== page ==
In 2003, I’d been bitten by a tick. Back then, I took the antibiotics and took a Lyme titer a few months later. The doctor said it was negative and to forget about it. So, I did.


In 2016, as I settled into my tiny studio, I was so sick that most days I couldn’t think well enough to work. My head felt like a bowling ball. I had daily fevers, horrible cramping and vomiting spells, and brainfog so bad, some days I couldn’t talk. But I finally had an answer: Chronic Lyme disease.


So, I started researching Chronic Lyme and discovered it comes with lots of coinfections. It attacks your weakest parts. For me, that meant urinary, vaginal, and kidney infections. It also comes with Epstein Barr Virus which explained the daily fevers and the brainfog and fatigue.


By 2016, my whole life had changed. There was no more partying with friends. No boyfriend. I ate a super clean diet. I was sickly skinny and slightly green. I’d lost about half of my hair and what was left was almost all gray.


I kept seeing my somatic therapist. I saw a western Lyme expert who got the fevers under control enough so that I could work. I saw a homeopath, a natural path, an osteopath, an acupuncturist, the Chinese herbalist, and so many more doctors. Each one helped a little bit, but I was still sick.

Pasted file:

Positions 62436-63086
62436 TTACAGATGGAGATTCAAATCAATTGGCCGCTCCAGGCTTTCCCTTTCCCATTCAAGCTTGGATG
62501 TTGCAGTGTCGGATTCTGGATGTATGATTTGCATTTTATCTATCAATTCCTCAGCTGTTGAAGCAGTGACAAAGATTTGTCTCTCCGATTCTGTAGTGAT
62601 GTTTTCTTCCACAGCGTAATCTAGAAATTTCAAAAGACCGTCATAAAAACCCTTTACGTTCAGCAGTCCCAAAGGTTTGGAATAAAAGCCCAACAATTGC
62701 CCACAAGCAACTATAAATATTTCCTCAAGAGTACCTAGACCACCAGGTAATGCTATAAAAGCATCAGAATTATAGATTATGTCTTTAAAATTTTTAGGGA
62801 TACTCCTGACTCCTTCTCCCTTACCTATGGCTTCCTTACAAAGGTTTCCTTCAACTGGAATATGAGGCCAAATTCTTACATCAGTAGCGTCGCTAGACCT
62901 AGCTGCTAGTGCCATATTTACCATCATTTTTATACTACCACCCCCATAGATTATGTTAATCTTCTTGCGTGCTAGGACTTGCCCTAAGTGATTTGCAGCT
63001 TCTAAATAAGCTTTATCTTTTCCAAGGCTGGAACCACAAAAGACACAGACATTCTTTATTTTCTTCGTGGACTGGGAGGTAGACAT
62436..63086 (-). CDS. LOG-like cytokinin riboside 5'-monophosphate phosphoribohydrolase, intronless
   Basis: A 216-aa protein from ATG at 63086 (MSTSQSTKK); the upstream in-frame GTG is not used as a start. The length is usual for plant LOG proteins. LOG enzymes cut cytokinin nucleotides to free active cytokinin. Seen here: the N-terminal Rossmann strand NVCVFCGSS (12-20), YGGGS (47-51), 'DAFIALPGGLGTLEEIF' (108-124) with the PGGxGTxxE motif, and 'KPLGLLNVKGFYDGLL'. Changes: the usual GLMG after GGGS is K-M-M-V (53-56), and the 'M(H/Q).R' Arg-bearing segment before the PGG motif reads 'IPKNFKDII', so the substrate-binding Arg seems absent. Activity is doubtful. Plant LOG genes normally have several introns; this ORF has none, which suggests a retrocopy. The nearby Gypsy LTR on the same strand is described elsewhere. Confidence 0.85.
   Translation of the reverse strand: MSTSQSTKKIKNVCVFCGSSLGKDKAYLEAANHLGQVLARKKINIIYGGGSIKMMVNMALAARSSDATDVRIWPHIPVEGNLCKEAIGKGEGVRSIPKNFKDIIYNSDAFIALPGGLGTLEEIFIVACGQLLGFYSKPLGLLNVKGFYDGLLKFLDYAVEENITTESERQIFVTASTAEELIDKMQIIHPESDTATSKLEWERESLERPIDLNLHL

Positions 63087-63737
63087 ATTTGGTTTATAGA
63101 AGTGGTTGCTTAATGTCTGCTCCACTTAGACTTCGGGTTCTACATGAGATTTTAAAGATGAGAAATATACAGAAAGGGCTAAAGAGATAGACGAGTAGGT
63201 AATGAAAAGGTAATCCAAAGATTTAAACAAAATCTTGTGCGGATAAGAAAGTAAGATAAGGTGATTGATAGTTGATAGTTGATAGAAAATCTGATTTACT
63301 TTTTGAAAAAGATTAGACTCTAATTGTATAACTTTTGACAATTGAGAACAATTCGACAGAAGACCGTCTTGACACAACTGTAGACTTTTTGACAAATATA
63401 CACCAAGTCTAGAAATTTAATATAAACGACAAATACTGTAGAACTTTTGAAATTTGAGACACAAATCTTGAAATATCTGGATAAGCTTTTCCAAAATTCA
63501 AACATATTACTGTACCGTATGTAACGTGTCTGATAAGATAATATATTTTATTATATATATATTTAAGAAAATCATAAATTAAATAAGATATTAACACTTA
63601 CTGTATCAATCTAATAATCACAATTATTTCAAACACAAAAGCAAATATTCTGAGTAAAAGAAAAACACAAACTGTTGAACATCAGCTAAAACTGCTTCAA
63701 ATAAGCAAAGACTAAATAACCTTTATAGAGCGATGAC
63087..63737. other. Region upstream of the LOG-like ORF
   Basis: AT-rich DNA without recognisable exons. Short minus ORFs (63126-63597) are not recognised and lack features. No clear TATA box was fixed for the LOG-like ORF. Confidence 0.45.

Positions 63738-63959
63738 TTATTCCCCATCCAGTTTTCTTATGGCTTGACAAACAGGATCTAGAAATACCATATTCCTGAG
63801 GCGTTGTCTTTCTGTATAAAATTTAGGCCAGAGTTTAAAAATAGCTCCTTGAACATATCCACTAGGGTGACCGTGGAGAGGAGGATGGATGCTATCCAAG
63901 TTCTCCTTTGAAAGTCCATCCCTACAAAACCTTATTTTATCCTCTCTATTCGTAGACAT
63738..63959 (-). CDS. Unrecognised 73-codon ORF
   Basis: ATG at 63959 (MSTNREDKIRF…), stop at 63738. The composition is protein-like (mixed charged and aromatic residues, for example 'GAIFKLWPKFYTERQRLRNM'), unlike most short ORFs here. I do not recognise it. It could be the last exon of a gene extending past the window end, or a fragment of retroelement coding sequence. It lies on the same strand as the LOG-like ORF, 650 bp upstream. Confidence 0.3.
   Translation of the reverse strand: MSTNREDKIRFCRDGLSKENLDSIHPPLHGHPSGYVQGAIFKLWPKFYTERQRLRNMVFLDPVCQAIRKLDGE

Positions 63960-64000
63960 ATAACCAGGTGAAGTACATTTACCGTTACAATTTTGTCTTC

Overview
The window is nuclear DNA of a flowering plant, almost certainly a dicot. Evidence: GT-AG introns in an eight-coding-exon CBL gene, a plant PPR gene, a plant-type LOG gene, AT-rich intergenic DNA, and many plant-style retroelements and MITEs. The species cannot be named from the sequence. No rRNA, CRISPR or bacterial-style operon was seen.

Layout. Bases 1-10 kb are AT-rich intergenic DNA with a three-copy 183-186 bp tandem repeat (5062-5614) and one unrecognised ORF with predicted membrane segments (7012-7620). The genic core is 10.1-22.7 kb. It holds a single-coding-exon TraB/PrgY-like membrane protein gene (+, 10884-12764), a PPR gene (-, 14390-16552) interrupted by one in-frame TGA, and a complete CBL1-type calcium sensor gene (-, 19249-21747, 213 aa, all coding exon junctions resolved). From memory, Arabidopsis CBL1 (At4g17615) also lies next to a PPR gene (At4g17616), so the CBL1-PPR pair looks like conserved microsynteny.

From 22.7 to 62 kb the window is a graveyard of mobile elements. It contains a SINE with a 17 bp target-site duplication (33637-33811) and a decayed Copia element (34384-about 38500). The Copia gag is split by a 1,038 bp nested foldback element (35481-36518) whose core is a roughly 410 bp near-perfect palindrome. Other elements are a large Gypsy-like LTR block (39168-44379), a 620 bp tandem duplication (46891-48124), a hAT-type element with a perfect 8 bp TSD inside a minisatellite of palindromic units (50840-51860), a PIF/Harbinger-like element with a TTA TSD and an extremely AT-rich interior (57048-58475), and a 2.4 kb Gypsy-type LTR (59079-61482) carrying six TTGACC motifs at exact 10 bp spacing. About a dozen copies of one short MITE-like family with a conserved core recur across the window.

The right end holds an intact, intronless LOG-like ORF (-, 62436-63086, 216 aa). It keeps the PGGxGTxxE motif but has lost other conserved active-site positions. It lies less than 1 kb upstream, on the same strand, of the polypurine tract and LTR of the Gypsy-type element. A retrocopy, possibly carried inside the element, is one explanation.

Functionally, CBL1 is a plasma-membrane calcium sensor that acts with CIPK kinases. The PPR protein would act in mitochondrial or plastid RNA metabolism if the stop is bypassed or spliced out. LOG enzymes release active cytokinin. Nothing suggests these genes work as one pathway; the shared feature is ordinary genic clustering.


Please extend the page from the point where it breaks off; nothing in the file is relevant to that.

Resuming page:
By 2018, I was drowning in medical debt. The year before, I’d made $31,000 and I’d spent $20,000 in out of pocket medical costs. My cabinets looked like a pharmacy. That January, I knew I had to do something different. So, I googled “best energy healer in LA” and made an appointment. Then, I borrowed money from a dear friend (which I’m still paying back) to buy an ampcoil, a frequency healing device that uses PEMF to balance the bioterrain of the body to its natural healthy state. That year, I continued therapy, saw the energy healer on a regular basis, used the ampcoil, and explored other healing methods like breathwork meditation and EFT Tapping. I also wrote a new novel, which might have been the most powerful part of the healing journey. By June 2019, I was healthy and I’m still physically healthy today. I’ve learned to listen to my body, set boundaries, care for myself, and cope with trauma in healthy ways. But a true healing journey never ends.


Last summer I got rid of all my things one more time. I stored a few boxes, mostly of my grandmother’s belongings, in a friend’s attic. Other than that, everything I own fits in a suitcase.


I launched my digital nomad journey in beautiful Bonaire. Since then, I've spent time enjoying snowy mountains of Vermont, the friendliest pubs in Ireland, and the most beautiful scenery in Sonoma County, California.


This summer I’m heading to Greece for a writing retreat. From there, I'll visit friends and explore different parts of Europe. Like my healing journey, I'm letting the trip evolve as I go, simply taking my ampcoil and my woo woo modalities with me, open to whatever comes my way.


PHOTOS: 1. The beach across the street from the Beach Shack

2. Me in beautiful Bonaire

3. A crazy night in Ireland

4. Me on a Sonoma County beach